Parental mediation differs from other forms of parental behavior surrounding television in that it involves actual discussion of television messages. Cumulative research has suggested that active parental mediation via critical discussion is the most promising type of parental influence for combating possible negative influences of media (Austin, Fujioka, Boils, & Engelbertson, 1999; Nathanson, 1999). It may cultivate critical-thinking skills and skepticism in a child (Austin, 1993a; Austin et al., 2000) via a reasoning-oriented discussion rather than through the parent's use of control, which may backfire (e.g., Nathanson, 1999). While both rule-making and coviewing provide for parental control over, and involvement in, a child's media use, neither necessarily encourages a child's decision-making skills. A recent study (Van den Buick & Van den Bergh, 2000), for example, reported that restrictive parental guidance might reduce a child's television viewing, but the decrease in the use of television resulted in an increase in the use of other media providing gratifications similar to television, such as computer games.
Valence of Mediation
Conceptualizations of mediation have been evolving as it has become better understood. Valkenburg et al. (1999), for example, has conceptualized parental mediation as a non-valenced construct ("instructive" mediation). Austin et al. (1999), on the other hand, perceive it as a directional or "valenced" construct with two distinct dimensions, negative and positive mediation. Parents may "endorse" some television messages via positive mediation strategies while "counter-arguing" other messages via negative mediation. The "positive" or the "negative" nature of mediation reflects the nature of discussion, whether expressing agreement or disagreement with television messages. Parents may exercise either or both types of mediation styles according to their concern and attitudes toward television messages (Austin, et. al., 1999). Nathanson's recent study (2001a), for instance, showed that parental discussion involved in negative mediation of television violence was derived from parents' concern for possible harmful message effects on their children.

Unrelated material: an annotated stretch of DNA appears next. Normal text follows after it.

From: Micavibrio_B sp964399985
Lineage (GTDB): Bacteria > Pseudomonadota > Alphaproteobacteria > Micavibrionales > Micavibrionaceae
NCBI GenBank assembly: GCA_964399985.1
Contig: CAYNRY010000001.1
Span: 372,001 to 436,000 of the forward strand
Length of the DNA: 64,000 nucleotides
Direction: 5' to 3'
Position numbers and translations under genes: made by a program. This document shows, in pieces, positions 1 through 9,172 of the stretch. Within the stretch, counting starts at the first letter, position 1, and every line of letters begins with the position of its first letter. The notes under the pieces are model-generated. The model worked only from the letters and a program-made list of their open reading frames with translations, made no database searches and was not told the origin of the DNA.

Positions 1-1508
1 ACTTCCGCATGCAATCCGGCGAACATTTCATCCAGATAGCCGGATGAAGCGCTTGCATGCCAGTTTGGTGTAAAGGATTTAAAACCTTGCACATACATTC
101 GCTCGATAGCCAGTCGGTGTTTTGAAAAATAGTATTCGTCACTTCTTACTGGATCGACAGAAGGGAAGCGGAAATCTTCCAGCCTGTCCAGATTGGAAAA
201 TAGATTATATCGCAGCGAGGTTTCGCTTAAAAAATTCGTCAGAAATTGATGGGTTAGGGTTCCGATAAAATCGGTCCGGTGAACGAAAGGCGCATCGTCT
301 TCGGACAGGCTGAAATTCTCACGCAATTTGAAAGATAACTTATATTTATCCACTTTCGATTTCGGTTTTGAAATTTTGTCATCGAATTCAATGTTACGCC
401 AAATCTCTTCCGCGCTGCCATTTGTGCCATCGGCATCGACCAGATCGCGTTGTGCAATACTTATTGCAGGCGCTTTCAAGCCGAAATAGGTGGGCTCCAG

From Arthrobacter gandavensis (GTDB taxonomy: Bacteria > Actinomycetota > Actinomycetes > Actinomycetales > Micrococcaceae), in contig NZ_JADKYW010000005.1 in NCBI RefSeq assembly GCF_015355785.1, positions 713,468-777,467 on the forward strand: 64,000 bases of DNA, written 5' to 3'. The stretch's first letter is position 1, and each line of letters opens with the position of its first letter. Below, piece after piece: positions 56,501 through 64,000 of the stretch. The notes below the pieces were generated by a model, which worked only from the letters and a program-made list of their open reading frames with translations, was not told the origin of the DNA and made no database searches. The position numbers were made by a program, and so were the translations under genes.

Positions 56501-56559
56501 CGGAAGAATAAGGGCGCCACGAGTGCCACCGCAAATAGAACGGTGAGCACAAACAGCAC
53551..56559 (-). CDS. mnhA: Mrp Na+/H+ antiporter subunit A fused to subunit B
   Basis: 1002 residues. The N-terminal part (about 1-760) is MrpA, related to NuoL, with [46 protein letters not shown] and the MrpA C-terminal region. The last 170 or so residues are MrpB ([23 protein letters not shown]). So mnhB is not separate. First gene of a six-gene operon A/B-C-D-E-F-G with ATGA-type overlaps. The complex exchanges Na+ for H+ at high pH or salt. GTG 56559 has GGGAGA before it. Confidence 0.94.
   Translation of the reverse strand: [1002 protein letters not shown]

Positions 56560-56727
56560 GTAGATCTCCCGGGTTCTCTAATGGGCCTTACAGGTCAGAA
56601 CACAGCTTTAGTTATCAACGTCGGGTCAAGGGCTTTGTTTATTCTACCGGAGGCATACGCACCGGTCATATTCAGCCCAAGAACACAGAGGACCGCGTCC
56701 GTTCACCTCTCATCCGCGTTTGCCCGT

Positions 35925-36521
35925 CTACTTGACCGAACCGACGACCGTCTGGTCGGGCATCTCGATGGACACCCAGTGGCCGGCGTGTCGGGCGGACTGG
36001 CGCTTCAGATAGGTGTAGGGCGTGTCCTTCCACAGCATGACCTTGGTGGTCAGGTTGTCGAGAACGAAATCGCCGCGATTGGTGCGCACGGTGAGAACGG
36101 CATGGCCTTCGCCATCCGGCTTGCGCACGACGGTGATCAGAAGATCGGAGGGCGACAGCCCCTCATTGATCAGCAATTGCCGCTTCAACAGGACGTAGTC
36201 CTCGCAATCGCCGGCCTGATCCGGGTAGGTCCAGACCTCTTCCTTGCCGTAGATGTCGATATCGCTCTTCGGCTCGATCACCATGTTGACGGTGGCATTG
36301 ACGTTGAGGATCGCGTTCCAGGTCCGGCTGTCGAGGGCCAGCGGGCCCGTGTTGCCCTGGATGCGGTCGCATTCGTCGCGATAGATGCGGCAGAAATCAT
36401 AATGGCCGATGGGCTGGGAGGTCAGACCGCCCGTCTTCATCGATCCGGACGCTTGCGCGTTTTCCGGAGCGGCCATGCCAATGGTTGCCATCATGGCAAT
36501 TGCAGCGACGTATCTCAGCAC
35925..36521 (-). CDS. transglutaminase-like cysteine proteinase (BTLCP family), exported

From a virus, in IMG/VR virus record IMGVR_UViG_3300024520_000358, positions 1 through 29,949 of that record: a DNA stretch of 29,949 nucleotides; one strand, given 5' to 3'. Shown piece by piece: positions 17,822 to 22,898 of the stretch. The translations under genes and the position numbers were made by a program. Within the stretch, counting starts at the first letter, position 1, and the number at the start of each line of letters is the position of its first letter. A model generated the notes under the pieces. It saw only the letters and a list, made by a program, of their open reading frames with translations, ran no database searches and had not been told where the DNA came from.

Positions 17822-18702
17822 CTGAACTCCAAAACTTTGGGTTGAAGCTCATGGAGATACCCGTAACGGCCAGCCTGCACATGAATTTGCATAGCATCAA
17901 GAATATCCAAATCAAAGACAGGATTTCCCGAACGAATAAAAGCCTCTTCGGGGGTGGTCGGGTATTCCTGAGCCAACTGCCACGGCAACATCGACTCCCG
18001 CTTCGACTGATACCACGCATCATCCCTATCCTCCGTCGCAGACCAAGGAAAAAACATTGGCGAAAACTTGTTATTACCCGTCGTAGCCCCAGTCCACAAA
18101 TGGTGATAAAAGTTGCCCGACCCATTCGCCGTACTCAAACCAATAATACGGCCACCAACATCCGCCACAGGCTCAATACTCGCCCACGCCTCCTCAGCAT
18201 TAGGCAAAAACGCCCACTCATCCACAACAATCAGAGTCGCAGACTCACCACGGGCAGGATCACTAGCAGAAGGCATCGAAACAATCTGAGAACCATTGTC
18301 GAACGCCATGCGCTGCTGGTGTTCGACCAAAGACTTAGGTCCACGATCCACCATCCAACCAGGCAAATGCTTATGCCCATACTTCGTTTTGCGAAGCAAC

Positive mediation has similarities to the construct of "social coviewing" proposed by Valkenburg et al. (1999), which focuses on parents and children using media together for enjoyment rather than for instruction. Valkenburg et al., however, combine the act of coviewing with positive affect, while Austin et al. (1999) focus on affirmative commentary without the assumption of co-use. Austin et al. have proposed a separate index to measure co-use without presuming that co-use includes discussion of any sort.
The valence of mediation as identified by Austin et al. (1999) seems to provide an important distinction since the literature suggests that different outcomes associate with the reported frequency of positive and negative mediation. In general, it is negative mediation, not positive mediation, that indicates a parent's intentional discussion with a child. Negative mediation, thus, helps a child develop critical viewing skills and reduce television influence (Austin et al., 2000). Positive mediation, however, often takes place on a haphazard basis and associates with more positive views about television content and uses. As an intervention strategy, positive mediation appears to backfire by reinforcing what is …
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Publication information: Article title: The Implications of Vantage Point in Parental Mediation of Television and Child's Attitudes toward Drinking Alcohol. Contributors: Fujioka, Yuki - Author, Austin, Erica Weintraub - Author. Journal title: Journal of Broadcasting & Electronic Media. Volume: 47. Issue: 3 Publication date: September 2003. Page number: 418+. © 2009 Broadcast Education Association. COPYRIGHT 2003 Gale Group.